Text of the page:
Export Credit Office to open 1 July
Sunday 20 May 2001 Media Statement
Export Credit Office to open 1 July
The Government’s new export credit scheme will start operations on 1 July, Associate Minister of Foreign Affairs and Trade Pete Hodgson announced today.
The scheme will be run under the banner of the New Zealand Export Credit Office.
“This scheme is part of the Government’s drive to improve export growth," Mr Hodgson said. "It has been developed following research and consultation with exporters showing that there are gaps in the export credit insurance market.”
The scheme will provide export credit guarantees to support exporting firms with growth potential. It involves the Government working with the private sector to provide underwriting services for exporters who need finance between shipping an export order and being paid for delivery. The scheme provides a credit guarantee, rather than cash.
The Government has appointed Eksport Kredit Fonden (EKF) as its agent to operate the Export Credit Office (ECO). EKF is the Danish Government's export credit agency and was successful in an international tender.
“Export credit insurance is a specialised and complex business and we are pleased to have found an agent with EKF’s expertise and experience," Mr Hodgson said.
The scheme is designed to work in partnership and share risk with existing private sector providers. The maximum liability the Government will accept through the scheme is limited to $350m. While this will be a contingent liability to the Crown, transactions will be priced to cover all costs.
"This scheme is another election promise kept," Mr Hodgson said. "New Zealand is again offering its exporters a basic measure of support that is available to exporters in nearly every other developed nation."
Trade New Zealand will provide information to exporters on export credits as well as specific details on the ECO and its operations. This will be through its website www.tradenz.govt.nz, hotline 0800 555 888 and a series of nationwide presentations.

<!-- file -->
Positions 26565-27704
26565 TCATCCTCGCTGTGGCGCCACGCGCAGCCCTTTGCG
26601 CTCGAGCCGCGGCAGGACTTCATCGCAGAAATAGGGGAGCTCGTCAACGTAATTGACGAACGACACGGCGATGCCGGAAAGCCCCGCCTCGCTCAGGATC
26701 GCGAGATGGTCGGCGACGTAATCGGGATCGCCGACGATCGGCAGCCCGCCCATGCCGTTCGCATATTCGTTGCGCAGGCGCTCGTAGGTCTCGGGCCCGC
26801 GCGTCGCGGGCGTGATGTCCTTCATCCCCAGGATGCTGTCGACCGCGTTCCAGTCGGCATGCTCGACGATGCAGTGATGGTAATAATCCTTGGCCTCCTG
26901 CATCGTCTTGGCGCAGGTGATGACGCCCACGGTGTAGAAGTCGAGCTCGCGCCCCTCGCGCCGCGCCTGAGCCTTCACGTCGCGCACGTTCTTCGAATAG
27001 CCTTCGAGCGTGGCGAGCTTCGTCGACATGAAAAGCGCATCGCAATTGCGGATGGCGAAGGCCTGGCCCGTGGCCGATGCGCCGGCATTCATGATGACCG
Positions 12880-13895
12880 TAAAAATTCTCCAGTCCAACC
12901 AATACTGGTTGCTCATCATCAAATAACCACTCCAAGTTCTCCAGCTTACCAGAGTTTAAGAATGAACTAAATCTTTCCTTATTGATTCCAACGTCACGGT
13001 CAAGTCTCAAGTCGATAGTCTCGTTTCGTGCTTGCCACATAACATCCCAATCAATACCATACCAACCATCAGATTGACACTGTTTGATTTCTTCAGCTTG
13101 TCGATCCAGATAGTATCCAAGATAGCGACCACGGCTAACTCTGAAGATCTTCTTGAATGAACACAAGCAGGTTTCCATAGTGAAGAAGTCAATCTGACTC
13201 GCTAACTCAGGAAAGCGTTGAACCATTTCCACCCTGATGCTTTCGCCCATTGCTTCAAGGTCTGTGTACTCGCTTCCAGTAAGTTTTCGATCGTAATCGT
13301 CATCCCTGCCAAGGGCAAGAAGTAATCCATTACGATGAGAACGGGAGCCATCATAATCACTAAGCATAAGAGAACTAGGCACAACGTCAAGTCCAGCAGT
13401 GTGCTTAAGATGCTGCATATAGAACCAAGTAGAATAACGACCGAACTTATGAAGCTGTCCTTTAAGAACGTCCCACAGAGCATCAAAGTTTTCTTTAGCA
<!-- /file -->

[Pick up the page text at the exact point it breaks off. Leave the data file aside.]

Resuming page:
Export Credits – Questions and Answers
What is an export credit guarantee?
An export credit guarantee is a form of insurance that covers an exporter against non-payment by the importer or its bank. The insurer – often a government agency – underwrites the risk, enabling the exporter to obtain credit from other sources as necessary. Medium- to long-term export credit guarantees cover exporters for several years: in the New Zealand scheme they are expected to average about six years. This form of underwriting is commonly associated with capital goods projects such as engineering and construction.
How is the New Zealand Export Credit Office Structured?
The ECO comprises three parts.
The Secretary to the Treasury under delegation from the Minister of Finance gives final approval for any transaction or group of transactions. The Secretary is responsible to the Minister for the operation of the ECO.
A Technical Advisory Committee has been appointed to support the Secretary. The role of the Committee is to give advice to the Secretary on issues such as the operation and performance of the Agent, the effectiveness of risk management strategies and the auditing and reporting of the ECO. The Chair of the Committee is Anthony Ractliffe, Deputy Chair of ACC and ex General Manager of National Mutual New Zealand (now AXA Asia Pacific).